Campaign for vote on directly elected mayors launched
Cork, Limerick and Waterford will better rival Dublin and the eastern seaboard with directly elected mayors able to spearhead strategic local development.
The vow came as Tanaiste Simon Coveney and Local Government Minister John Paul Phelan launched the Government's campaign for a 'Yes' vote in plebiscites to be held in all three cities next month on directly elected mayors.
The plebiscites will be staged as part of the European Parliament and Local Government elections on May 24.
If ratified by local voters, the three cities - Cork, Limerick and Waterford - will secure directly-elected mayors who will then secure many of the powers currently wielded by council managers.
The first direct mayoral elections could be staged as early as 2020/2021.
The plebiscites are stand-alone - meaning that any city which votes to have a directly elected mayor will secure one irrespective of the vote in the other two cities.
Cork, which like Dublin and Belfast boasts a Lord Mayor, will retain that distinction.
The Tanaiste vowed that Dublin residents will also get the right to vote on having a directly elected Lord Mayor - but only once complications are resolved over the fact such an elected executive will be dealing with four different local authorities.
"This will be the most fundamental change to local government in my lifetime," Mr Coveney said.
"The Lord Mayor of Cork (if directly elected) will be the most influential position in Ireland outside of Cabinet."
He pointed out that Cork is scheduled to expand at twice the rate of Dublin over the next 25 years and, over that period, aims to expand to a city of 350,000 people.
Mr Phelan said the plebiscite was effectively a public consultation and an attempt to offer people a greater say in how their cities are run.
The aim is to revitalise urban development in Ireland along the lines of European and North American cities.
"It will be a completely different way of doing local government," he said.
If ratified by plebiscite, the first directly elected mayors will serve three year terms - but, after that, will serve five year terms to correspond with council elections.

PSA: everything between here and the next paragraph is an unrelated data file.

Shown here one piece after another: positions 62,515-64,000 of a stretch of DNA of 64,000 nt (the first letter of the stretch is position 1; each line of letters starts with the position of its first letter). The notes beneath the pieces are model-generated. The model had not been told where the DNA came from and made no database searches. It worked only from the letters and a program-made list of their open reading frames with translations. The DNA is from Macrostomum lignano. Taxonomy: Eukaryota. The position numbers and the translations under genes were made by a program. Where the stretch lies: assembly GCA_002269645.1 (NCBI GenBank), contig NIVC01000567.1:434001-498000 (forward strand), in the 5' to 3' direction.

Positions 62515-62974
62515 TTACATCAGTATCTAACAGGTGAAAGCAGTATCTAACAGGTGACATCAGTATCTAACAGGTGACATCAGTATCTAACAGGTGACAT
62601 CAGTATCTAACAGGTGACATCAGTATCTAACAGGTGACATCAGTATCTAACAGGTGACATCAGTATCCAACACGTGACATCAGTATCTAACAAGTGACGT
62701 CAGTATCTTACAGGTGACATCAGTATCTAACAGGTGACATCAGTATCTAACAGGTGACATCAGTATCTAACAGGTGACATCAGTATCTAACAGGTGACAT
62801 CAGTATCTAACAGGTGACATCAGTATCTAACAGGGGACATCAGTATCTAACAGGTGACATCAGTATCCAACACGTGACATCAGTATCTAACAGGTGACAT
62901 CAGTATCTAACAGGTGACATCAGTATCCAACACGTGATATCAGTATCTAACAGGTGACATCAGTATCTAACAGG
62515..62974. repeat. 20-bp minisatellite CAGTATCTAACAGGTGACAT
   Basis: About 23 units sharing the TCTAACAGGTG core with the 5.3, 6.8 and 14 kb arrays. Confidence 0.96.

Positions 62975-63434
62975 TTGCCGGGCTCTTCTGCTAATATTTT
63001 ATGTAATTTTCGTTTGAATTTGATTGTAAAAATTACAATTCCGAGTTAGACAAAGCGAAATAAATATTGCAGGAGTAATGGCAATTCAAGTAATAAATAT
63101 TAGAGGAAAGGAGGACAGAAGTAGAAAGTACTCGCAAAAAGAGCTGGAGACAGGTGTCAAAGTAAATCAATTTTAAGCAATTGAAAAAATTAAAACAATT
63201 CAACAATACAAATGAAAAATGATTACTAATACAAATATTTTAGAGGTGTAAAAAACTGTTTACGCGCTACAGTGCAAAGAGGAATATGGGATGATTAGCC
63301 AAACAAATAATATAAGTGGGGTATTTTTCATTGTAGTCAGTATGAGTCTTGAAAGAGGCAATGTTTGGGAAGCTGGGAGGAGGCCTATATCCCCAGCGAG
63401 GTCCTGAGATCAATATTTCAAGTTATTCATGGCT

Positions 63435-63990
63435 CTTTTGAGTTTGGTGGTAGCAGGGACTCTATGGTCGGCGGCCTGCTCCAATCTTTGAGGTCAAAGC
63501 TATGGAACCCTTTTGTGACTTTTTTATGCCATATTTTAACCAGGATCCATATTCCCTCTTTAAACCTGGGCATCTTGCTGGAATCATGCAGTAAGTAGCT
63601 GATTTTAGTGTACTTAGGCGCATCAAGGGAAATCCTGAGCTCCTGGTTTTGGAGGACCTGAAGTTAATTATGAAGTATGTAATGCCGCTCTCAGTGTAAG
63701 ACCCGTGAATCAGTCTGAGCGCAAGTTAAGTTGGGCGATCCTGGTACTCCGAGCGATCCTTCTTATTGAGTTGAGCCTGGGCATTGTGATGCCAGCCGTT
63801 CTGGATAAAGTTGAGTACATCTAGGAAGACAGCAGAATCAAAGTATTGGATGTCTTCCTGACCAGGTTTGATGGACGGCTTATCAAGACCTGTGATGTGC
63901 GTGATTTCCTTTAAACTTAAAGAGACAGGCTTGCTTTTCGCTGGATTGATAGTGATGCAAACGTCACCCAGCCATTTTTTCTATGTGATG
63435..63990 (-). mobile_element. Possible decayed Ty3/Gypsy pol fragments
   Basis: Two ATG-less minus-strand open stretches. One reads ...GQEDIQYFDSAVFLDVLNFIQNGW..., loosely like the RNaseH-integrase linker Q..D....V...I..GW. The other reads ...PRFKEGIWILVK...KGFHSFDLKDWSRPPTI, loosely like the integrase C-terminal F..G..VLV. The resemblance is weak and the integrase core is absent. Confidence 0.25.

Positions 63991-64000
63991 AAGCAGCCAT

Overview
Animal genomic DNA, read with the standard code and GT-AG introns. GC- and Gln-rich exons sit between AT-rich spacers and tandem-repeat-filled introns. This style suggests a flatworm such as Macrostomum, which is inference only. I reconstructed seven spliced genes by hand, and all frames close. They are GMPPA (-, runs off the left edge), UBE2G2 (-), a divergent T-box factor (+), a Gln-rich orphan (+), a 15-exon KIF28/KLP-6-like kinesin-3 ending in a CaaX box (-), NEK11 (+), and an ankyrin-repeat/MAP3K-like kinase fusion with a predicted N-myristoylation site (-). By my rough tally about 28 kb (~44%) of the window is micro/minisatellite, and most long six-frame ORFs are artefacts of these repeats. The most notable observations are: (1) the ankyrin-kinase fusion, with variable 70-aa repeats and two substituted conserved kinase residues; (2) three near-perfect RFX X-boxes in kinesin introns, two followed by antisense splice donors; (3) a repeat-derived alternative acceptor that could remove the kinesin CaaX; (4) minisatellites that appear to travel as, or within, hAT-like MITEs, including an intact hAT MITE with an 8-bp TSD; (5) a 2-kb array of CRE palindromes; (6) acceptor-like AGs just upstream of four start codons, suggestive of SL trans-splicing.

The position is open to everyone not just politicians with significant interest expected in the role from businessmen.
Mr Coveney said that the new directly elected mayors will be properly resourced and will boast the executive powers currently wielded by city managers.
Only certain planning and human resources issues will be outside their direct control.
"This is a vital part of cities like Cork serving as a strategic counter-balance to Dublin," he said.
Councils will have the power to block measures they do not agree with and, in exceptional cases, can take steps to remove a mayor who is not adhering to the terms of his role or his policy platform.
"However, the bar will be high in that regard," he said.
Councils will also have the right to refuse funding to mayoral projects they oppose or deem to exceed the mayoral policy platform.
The Minister for Environment and Local Government will have a liaison role between such mayors and councils.
Mr Coveney said that the recall parameters for directly elected mayors will be very specific.
For the first time, Ireland will also see a special right of recall election for such mayors in certain circumstances, effectively allowed for non-performing mayors to be impeached and removed.
Senator Jerry Buttimer - who played a key role in securing a 'Yes' vote in the marriage equality referendum - will be director of elections for the mayoral plebiscite on May 24.